While he’s prominently featured in the film’s advertising, Harrison Ford actually has a fairly small role in the film.  Stepping into his shoes as a blade runner protagonist is Ryan Gosling, who unlike Ford is playing a character who is unambiguously a replicant.  To do this he adopts a sort of detached but not exactly robotic cool.  Unlike the replicants we saw in the last movie like Roy Batty he’s a newer model that “obeys,” but this is rendered more like a personality quirk than a hard-wired programing and Gosling does a pretty good job of rendering this spot between human and machine.  Also in a place of nebulous humanity is his holographic girlfriend Joi (Ana de Armas), another product of the Wallace corporation who certainly seems to have a higher degree of individuality than you’d expect from a literal consumer product and the bad guys played by Jared Leto and Sylvia Hoeks also prove to be interesting additions to the cast while smaller roles played by the likes of Dave Bautista and Robin Wright also fill in the world of the movie nicely.

When I first left the theater after seeing Blade Runner 2049 I was pretty high on it and was just gobsmacked that Villeneuve had managed to get something like this through the studio system and I pretty thoroughly enjoyed watching it.  In the week or so since then, my reaction has cooled on the movie just a little bit as I’ve re-considered some of its story implications.  I think in many ways the movie works better as a spinoff of Blade Runner than as a sequel to Blade Runner.  It’s great at recapturing the world of that first movie and populating it with new characters but I’m not a fan of what they do to connect all of that with the story of the original film.  Spoilers ahead.  I think the idea of a replicant having given live birth is… interesting, although it’s certainly never explained how a thing like that could happen which is perhaps understandable.  However, I kind of wish that the trail of clues related to this hadn’t led straight to Deckard and Rachael.  The romance between these two characters is not necessarily the most memorable part of the original film but it had a certain melancholy fatalism to it straight out of film noir.  This notion that they were in fact destined to give birth to “the chosen one” the whole time feels less like something from film noir and more like something out of modern franchise filmmaking.  The film also conveniently leaves certain plotlines like the fate of the Jared Leto character and the specter of a robot rebellion dangling, possibly for a future sequel if this thing does well at the box office.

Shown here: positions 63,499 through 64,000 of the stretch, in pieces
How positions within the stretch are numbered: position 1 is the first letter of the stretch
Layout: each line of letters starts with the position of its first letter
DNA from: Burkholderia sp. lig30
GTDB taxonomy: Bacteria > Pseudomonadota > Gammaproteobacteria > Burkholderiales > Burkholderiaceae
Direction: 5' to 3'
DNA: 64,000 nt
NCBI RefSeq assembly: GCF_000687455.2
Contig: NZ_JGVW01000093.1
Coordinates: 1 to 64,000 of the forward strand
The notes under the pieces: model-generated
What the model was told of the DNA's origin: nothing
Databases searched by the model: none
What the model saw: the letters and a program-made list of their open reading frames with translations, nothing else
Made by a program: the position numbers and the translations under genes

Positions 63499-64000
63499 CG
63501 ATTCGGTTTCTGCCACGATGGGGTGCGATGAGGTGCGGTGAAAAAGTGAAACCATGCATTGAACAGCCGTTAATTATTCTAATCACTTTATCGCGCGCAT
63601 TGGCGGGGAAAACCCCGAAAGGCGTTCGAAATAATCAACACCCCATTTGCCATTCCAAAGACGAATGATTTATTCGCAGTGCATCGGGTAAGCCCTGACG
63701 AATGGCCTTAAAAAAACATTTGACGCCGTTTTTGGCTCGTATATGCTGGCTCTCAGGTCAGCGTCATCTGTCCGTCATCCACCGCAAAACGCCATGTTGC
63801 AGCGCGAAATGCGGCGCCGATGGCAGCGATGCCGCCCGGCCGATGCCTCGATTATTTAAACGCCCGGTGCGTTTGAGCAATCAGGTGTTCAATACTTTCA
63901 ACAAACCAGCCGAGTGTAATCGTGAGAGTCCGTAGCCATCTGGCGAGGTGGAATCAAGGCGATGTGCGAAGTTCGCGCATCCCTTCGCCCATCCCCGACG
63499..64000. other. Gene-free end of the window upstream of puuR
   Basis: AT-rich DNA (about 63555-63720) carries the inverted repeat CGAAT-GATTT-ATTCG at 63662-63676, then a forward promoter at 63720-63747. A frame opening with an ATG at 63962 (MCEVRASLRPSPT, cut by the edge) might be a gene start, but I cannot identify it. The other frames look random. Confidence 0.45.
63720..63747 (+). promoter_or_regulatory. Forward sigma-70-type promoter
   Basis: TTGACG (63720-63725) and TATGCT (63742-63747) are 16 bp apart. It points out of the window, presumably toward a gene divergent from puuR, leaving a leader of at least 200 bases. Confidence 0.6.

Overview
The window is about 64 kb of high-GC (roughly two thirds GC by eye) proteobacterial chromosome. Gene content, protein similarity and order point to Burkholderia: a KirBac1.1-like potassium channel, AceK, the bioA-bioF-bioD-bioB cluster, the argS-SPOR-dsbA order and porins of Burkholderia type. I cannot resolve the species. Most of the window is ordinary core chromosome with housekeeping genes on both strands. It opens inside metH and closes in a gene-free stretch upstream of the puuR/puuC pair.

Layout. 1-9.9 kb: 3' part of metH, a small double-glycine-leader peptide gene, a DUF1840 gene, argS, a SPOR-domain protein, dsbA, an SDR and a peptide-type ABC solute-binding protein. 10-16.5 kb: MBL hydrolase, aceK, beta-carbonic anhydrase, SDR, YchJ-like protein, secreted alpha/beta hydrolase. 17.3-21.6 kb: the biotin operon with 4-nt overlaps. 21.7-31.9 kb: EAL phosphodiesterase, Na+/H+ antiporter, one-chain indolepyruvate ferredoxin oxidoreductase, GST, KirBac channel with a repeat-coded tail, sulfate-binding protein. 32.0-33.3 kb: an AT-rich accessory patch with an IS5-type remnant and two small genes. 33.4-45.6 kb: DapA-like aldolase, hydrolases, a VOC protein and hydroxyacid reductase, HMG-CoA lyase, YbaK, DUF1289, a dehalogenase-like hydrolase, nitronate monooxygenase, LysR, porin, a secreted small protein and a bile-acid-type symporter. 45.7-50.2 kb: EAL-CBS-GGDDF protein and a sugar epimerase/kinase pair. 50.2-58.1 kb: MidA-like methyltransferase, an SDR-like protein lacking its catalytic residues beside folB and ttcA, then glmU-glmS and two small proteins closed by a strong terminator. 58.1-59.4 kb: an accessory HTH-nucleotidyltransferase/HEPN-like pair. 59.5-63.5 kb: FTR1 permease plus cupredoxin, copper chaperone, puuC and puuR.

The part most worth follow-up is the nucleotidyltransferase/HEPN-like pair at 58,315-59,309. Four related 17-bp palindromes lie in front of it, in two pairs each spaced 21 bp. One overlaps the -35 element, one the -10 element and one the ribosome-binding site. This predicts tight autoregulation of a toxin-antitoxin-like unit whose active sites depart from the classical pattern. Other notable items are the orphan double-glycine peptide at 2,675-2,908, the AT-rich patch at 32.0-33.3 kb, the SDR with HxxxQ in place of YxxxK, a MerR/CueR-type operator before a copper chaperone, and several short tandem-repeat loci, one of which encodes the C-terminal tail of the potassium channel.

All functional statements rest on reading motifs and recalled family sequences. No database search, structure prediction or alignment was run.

Of course this movie’s box office success is far from certain.  Earlier I commended the movie for not pandering to the short attention spans of modern audiences, but truth be told this kind of pacing proved to be rather challenging for audiences in 1982 as well.  It was crazy enough that they managed to make a movie like this in Hollywood once much less twice.  If I have any reservations about where they took the story they’re more the kind of problems that emerge in hindsight than they are problems that really cloud the experience of actually watching the movie.  We don’t get movies like this every day and I’m not going to let the perfect be the enemy of the good.  This certainly isn’t the classic that the original film was but it’s entertaining, well-constructed, and just generally better than most of what we get from big budget movies like this.